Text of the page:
Coronavirus: Cuomo Reimagines Learning; County Lauds Teachers

Lisa Finn

SUFFOLK COUNTY, NY — On Teacher Appreciation Day, County Executive Steve Bellone launched a new initiative for residents to share positive stories, including shoutouts to teachers who have changed their lives — at the same time that New York State Gov. Andrew Cuomo discussed ways to "reimagine" learning with technology.

Bellone lauded the hard work of teachers who are "doing an outstanding job to transition their classes into virtual classes and put together programs to keep students active and engaged" throughout the coronavirus crisis.

Also, on Tuesday morning, Cuomo discussed working with the Bill & Melinda Gates Foundation to "reimagine education" and explore new ways to incorporate technology for teaching and learning. The state, he said, will work with the Gates Foundation to "convene experts and develop a blueprint to reimagine education in the new normal."

With the onset of coronavirus, "we did remote learning," Cuomo said. "Frankly, we weren't prepared, but we did what we had to do. Teachers and the educational system did a great job —but there is more that we can do."

To that end, Cuomo said there were questions to be considered, such as how technology could be used to provide additional opportunities to students, "no matter where they are."

Other questions to be weighed, Cuomo said, include how the state could provide shared education among schools and colleges using technology; how technology could reduce "educational inequality", including English as a new language students; how technology can be used to meet educational needs of students with disabilities; how educators can be provided with more tools to use technology; how technology can break down barriers to K to 12, college and universities and provide greater access no matter where a student lives — and how, given ongoing social distancing protocols, "we can deploy classroom technology, like immersive cloud virtual classroom learning, to recreate larger class or lecture hall environments in different locations."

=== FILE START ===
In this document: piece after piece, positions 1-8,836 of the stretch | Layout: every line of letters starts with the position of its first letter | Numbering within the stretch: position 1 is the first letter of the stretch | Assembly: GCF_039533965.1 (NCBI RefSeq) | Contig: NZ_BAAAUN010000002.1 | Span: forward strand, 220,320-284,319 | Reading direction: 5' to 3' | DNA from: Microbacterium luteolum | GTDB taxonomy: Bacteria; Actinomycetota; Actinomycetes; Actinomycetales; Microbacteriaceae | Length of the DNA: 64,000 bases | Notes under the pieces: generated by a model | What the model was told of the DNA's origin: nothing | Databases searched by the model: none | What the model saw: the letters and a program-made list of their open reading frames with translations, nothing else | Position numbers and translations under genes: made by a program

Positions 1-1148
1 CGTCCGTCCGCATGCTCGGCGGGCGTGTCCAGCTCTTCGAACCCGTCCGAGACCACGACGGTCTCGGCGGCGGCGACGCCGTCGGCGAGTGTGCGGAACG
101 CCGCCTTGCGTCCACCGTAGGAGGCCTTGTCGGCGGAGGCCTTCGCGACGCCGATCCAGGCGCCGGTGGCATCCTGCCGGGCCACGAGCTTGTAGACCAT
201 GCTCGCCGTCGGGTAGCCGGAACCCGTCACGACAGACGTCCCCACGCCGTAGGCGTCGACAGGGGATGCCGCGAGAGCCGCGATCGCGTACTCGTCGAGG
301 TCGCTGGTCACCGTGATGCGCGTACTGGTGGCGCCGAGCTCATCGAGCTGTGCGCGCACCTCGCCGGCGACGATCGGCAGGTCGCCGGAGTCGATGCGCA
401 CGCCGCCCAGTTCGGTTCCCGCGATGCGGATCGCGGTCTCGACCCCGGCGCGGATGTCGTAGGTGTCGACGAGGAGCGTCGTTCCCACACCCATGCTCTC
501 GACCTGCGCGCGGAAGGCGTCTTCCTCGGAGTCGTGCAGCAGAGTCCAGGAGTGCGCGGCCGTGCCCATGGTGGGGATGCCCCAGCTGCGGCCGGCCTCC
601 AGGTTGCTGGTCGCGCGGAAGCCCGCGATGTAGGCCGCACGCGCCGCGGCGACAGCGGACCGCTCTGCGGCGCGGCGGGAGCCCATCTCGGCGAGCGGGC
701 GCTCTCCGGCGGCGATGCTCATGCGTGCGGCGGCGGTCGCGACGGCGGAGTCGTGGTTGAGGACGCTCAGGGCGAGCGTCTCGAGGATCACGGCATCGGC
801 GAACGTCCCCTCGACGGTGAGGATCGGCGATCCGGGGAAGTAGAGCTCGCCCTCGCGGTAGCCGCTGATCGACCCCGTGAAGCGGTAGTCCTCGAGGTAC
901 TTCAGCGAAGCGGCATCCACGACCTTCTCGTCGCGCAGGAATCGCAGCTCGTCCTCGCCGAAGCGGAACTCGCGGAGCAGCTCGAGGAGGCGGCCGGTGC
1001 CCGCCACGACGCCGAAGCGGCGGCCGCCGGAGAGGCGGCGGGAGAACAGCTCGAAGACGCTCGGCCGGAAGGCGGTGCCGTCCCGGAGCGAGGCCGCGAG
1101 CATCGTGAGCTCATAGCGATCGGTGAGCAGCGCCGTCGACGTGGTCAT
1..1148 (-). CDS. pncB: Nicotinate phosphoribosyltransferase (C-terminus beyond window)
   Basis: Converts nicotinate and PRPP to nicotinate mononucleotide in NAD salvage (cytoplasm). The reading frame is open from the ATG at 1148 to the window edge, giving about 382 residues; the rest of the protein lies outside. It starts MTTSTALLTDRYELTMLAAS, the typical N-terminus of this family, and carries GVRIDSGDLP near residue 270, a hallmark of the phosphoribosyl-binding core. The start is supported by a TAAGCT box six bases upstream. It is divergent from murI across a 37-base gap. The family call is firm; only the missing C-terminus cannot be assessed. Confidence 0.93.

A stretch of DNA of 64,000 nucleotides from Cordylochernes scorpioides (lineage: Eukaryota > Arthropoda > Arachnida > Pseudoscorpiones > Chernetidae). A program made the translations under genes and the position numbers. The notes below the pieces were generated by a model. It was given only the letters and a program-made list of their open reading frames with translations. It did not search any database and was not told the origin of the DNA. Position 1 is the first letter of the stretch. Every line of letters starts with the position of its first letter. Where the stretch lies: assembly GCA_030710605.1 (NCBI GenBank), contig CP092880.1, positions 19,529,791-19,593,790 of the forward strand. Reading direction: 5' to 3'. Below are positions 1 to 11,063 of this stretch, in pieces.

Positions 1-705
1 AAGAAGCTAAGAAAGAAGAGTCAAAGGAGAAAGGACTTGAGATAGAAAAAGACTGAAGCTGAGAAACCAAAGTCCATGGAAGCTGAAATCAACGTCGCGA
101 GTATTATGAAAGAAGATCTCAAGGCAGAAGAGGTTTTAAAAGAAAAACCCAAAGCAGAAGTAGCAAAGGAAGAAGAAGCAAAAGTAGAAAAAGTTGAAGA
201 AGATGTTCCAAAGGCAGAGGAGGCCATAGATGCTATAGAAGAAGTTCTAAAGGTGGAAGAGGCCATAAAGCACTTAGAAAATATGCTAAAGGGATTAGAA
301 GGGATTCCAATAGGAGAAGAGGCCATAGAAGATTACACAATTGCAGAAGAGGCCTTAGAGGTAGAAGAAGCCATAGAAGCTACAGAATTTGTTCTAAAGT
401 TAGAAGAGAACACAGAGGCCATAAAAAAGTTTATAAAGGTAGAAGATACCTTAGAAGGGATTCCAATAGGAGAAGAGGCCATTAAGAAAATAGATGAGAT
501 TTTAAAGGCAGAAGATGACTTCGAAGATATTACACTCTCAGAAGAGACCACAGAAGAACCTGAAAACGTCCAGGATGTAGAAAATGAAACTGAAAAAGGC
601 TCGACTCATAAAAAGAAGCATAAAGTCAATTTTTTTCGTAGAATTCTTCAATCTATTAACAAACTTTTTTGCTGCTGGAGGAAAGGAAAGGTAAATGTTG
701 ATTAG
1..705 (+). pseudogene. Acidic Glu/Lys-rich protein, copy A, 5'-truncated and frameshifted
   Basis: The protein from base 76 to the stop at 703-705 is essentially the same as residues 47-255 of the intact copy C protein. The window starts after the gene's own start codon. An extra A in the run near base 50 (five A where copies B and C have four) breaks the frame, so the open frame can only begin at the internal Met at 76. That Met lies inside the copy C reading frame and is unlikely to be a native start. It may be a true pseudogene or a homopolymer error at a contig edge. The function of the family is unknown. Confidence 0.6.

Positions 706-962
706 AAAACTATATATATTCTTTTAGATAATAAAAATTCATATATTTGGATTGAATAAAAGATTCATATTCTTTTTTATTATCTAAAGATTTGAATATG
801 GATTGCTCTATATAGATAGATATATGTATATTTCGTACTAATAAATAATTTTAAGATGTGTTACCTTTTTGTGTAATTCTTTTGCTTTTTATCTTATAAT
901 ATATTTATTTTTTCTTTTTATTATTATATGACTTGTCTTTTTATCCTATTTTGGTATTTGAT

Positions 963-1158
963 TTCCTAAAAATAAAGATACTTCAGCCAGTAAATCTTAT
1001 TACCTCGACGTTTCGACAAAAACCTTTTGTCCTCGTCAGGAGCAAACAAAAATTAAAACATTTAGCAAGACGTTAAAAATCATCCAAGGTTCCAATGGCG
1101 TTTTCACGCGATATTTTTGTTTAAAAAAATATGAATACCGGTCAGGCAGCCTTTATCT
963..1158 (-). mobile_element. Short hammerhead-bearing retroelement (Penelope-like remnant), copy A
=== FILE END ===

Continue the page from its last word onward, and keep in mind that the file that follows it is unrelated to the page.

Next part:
"We have a moment in history where we can incorporate and advance ideas," Cuomo said. "I think this is one of those moments. Let's think about revolutionizing education."

Dashboard of Hope

In the spirit of honoring teachers who have created "out of the box thinking" to come up with different ways to "lift the spirits of students, many of whom are grieving the loss of things like graduation and moving up ceremonies," Bellone said it was the appropriate time for Suffolk County to launch the new "Dashboard of Hope" program.

The initiative encourages residents to share good news that can be shared countywide on Facebook. To share positive stories, residents can click here.

This week, Bellone encouraged residents to share stories of teachers who have changed their lives. Bellone spoke of his own fourth grade teacher at Belmont Elementary School in North Babylon, Mr. McConnell, who recommended speech therapy. Later, Bellone said, McConnell also gave him his history book at the end of the year "because he knew and appreciated how much I loved history. I've kept this, always; it was one of the most special things for me," Bellone said. "It was really my love of history that drove me to go into government and public service. Thank you, Mr. McConnell." He also thanked his high school journalism and history teachers and football coach.

Hospitalizations rise again

On Monday, Bellone reported a rise in hospitalizations for the first time after a series of decreases that brought Suffolk County on its way to meeting the necessary metric of 14 days of decreased hospitalizations before the county can open. On Monday, that number ticked up by four, and Bellone said he was concerned that it might mean the county might mean they had to "restart our clock" in regard to the 14-day metric.